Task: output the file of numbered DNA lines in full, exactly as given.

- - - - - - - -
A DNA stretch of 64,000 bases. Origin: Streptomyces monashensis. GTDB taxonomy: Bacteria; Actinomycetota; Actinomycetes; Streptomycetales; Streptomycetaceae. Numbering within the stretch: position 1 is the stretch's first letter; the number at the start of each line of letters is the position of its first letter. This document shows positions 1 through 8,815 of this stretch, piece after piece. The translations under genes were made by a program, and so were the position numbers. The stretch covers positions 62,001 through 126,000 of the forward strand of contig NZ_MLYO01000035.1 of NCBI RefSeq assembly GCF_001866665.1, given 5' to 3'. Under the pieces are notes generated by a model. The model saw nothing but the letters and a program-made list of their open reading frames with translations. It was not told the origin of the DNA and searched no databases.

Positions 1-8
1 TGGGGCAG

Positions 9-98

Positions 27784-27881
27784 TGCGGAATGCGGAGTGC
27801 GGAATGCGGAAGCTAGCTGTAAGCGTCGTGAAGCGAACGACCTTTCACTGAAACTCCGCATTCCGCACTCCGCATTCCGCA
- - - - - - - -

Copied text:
A DNA stretch of 64,000 bases. Origin: Streptomyces monashensis. GTDB taxonomy: Bacteria; Actinomycetota; Actinomycetes; Streptomycetales; Streptomycetaceae. Numbering within the stretch: position 1 is the stretch's first letter; the number at the start of each line of letters is the position of its first letter. This document shows positions 1 through 8,815 of this stretch, piece after piece. The translations under genes were made by a program, and so were the position numbers. The stretch covers positions 62,001 through 126,000 of the forward strand of contig NZ_MLYO01000035.1 of NCBI RefSeq assembly GCF_001866665.1, given 5' to 3'. Under the pieces are notes generated by a model. The model saw nothing but the letters and a program-made list of their open reading frames with translations. It was not told the origin of the DNA and searched no databases.

Positions 1-8
1 TGGGGCAG

Positions 9-98

Positions 27784-27881
27784 TGCGGAATGCGGAGTGC
27801 GGAATGCGGAAGCTAGCTGTAAGCGTCGTGAAGCGAACGACCTTTCACTGAAACTCCGCATTCCGCACTCCGCATTCCGCA